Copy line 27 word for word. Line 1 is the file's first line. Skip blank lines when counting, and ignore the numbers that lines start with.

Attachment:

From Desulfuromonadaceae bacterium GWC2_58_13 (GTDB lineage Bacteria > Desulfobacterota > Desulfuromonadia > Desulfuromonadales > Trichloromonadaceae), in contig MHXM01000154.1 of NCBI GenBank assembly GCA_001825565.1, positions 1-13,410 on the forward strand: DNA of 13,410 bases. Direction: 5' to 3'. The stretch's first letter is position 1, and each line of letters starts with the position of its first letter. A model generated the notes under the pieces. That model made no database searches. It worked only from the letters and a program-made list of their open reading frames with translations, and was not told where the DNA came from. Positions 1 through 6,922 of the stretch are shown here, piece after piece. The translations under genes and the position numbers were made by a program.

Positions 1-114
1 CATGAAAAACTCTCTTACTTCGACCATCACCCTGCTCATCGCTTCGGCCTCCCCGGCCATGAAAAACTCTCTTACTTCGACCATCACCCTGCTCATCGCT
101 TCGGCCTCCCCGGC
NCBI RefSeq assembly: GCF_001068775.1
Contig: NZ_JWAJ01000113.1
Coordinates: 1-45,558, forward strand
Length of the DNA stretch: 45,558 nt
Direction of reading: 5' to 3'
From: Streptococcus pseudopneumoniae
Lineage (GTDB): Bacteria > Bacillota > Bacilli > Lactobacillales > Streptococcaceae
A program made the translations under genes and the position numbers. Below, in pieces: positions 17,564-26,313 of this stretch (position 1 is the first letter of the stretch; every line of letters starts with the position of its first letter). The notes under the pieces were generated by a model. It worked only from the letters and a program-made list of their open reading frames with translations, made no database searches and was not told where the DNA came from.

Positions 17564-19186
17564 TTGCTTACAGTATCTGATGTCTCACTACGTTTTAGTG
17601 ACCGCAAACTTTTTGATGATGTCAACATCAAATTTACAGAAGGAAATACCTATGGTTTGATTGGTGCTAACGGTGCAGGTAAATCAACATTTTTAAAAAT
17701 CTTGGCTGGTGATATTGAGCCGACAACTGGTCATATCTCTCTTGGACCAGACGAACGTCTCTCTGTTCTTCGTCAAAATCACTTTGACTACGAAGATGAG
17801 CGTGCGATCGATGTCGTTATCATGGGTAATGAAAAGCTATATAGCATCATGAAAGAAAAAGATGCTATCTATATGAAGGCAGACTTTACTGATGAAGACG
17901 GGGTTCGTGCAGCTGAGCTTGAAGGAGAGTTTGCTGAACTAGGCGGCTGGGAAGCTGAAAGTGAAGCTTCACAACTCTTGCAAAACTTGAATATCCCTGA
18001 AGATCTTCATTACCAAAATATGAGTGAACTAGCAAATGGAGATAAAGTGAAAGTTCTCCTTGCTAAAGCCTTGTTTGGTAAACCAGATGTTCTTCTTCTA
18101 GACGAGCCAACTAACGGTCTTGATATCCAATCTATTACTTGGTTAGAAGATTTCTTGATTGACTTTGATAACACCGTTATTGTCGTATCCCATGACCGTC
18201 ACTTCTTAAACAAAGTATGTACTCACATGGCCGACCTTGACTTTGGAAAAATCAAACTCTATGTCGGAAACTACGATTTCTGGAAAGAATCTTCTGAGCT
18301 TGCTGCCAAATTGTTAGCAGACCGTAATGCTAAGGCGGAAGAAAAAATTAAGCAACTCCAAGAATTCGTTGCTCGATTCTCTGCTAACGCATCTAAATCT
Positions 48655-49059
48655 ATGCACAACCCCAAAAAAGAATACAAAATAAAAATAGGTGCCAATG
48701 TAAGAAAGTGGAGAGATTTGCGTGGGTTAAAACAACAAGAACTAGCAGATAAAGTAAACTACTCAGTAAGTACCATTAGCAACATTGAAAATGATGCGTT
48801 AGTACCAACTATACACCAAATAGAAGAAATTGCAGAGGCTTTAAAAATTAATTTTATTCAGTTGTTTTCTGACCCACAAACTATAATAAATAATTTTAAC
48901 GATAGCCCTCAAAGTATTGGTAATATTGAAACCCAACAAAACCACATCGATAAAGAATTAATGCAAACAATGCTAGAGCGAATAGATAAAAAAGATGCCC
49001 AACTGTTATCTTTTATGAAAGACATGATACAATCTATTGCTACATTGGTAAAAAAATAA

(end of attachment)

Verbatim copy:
48901 GATAGCCCTCAAAGTATTGGTAATATTGAAACCCAACAAAACCACATCGATAAAGAATTAATGCAAACAATGCTAGAGCGAATAGATAAAAAAGATGCCC